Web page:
Toca Life: School

App review by
Mieke VanderBorght, Common Sense Media
Toca Life: School App Poster Image
Rule the school and record stories with open-ended play.

Parents say

age 5+
Based on 1 review

Kids say

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A lot or a little?

The parents' guide to what's in this app.

Educational Value

Kids can learn about imagination, creativity, and storytelling. Just as with non-virtual pretend play, kids practice role-playing as they dictate what characters do and say. Kids can try out things that they wouldn't normally do and experiment with actions and consequences. Because they're totally in charge of their own little world, kids can feel a sense of empowerment. They'll also practice storytelling and presentation skills if they record their own voices narrating scenes. As they explore Toca Life: School, kids will naturally construct narratives and can share their creations with loved ones.

Ease of Play

Gameplay is all about exploring and experimenting, which is easy to do. Sometimes it takes a few tries to pick up and/or place characters or items where you want them.

Violence & Scariness

In the youth club, there's a goblin head that some kids might think is scary.

Sexy Stuff

There's a bit of potty humor: Characters sit (clothed) on a toilet, make poop and fart noises, and flush the toilet. There's also poop in a litter box.


An icon advertising more apps from the developer appears on the home screen but can be turned off in your device's settings menu.

Drinking, Drugs & Smoking

What parents need to know

Parents need to know that Toca Life: School joins the Toca Life series in which kids experiment, explore, and make up stories with characters and items, just as they would with a dollhouse. A recently added feature allows kids to record their voices as they move things around on the screen and save their stories to the device; for this, they'll need access to the microphone and the camera roll. There's an icon on the home screen that features weekly videos and silly facts about the Toca Life characters. In their device's settings menu, parents can turn off the music or hide the Weekly News and Toca news icons. In the bathroom area are farting and flushing noises and cat poop in a litter box. One scene has a goblin head that might be scary to some kids. The developer's detailed privacy policy explains what kinds of information it collects and shares.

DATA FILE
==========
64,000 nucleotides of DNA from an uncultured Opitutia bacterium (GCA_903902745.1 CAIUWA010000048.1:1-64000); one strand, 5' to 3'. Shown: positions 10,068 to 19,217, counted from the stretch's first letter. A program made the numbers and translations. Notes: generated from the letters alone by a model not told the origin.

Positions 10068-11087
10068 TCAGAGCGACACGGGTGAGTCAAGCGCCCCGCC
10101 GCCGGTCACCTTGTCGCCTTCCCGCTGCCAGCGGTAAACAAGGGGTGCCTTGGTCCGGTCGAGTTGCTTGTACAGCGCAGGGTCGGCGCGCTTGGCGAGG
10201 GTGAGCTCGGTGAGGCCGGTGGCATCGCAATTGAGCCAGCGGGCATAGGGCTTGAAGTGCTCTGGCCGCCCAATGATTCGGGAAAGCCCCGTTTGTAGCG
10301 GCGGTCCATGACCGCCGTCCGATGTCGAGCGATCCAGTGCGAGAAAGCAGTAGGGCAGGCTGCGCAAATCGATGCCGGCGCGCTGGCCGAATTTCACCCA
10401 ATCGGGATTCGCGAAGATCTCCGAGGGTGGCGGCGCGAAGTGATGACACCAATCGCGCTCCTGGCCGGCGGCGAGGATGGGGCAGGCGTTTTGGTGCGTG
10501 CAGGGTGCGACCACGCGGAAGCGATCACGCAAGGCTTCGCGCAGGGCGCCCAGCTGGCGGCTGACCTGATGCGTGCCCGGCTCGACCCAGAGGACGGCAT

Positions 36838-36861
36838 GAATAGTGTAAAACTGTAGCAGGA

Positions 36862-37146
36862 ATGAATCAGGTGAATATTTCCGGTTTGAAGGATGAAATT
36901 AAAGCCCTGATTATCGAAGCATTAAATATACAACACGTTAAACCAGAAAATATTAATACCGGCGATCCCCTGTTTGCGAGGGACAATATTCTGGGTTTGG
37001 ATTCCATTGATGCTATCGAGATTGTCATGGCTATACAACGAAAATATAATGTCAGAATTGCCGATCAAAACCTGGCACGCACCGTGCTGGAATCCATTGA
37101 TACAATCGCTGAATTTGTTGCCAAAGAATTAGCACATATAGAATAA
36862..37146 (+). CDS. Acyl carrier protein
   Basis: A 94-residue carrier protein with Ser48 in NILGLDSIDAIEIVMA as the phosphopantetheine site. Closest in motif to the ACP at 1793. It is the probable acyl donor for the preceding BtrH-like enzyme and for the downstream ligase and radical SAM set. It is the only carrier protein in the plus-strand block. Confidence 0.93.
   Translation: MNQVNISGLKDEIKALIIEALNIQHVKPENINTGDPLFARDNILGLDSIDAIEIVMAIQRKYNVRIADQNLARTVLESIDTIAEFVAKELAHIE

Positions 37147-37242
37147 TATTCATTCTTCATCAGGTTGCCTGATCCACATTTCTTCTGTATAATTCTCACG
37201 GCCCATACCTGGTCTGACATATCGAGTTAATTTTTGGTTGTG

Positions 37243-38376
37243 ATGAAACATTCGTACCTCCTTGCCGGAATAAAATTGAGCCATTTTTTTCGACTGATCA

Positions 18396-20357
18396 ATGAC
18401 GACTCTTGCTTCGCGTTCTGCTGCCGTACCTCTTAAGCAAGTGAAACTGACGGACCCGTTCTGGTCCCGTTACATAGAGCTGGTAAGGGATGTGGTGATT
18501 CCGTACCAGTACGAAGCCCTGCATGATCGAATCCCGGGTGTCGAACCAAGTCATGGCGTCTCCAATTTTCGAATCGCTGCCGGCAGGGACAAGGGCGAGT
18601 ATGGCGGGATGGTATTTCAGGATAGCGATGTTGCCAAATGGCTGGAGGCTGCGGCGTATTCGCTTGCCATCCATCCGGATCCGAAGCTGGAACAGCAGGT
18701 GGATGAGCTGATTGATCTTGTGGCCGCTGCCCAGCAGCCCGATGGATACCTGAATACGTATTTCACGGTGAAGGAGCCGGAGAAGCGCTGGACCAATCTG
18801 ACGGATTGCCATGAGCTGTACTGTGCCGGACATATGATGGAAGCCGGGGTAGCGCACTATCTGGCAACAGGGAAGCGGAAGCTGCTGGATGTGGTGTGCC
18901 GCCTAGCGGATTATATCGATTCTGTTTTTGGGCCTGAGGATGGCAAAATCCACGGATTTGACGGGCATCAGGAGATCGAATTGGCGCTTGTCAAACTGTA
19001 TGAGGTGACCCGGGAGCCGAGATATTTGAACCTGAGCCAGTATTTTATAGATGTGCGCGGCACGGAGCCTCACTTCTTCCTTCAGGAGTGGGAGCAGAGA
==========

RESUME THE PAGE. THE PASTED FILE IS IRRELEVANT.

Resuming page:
User Reviews

  • Parents say
  • Kids say
Parent Written byRahma I. January 1, 2018

Educational and fun!

Try it now!
Entertain your kids

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What's it about?

TOCA LIFE: SCHOOL offers five settings for free and imaginative play. Kids can visit a house, the school building, a playground, the cafeteria, or the youth club. Each of these places has places to explore; for example, the school building has a classroom, a hallway with lockers, and a bathroom. There are objects and props everywhere for kids to pick up and move around. Add, remove, and "interact" with 32 characters: Make them sleep, eat, play in a band, and so on, though they're more like paper dolls and don't perform many actions. The recording feature allows kids to make and narrate short movies as they interact with the features.

Is it any good?

There's certainly a lot to do, discover, explore, and imagine with this virtual school-themed dollhouse, but there are limitations and a few potentially eyebrow-raising elements. Kids are in control, it's easy to use, and some elements are really thoughtfully designed: The diverse range of characters lets kids pick from a wide variety of people, creatures, and animals, and props include wheelchairs. Though the recording feature is a nice addition, as it encourages kids to organize their play around a story, the weekly updates are not as impressive. At the time of this review, they were weirdly silly (for example, talking about how much a sloth "chills") in ways that won't always make sense to young kids. The chemistry class will likely be fun but also might be something the target age group won't relate to. There are also elements that some parents of the preschool set might not love: Some of the characters wear punk-style studded jewelry, there's graffiti in the youth club, and there are some mildly creepy elements such as a strange goblin head. The question remains whether the digital setting really is the best way for kids to engage in pretend play. Though there's an abundance of material here, which gives kids a wide set of possibilities, kids are still limited to what the game designers have programmed.

Talk to your kids about ...

  • Families can talk about the worlds kids create. Ask questions about whom different characters represent, what they're doing, and why.

  • Encourage offscreen pretend play with tea sets, dolls, stuffed animals, action figures, cardboard boxes, and more.

  • Read the letter from the developer for some insight into what the app has to offer and how to accompany your kids' play.

  • Talk to your kids about their own experiences at school. What do they do during school days? Who are their friends? What do they enjoy?

App details

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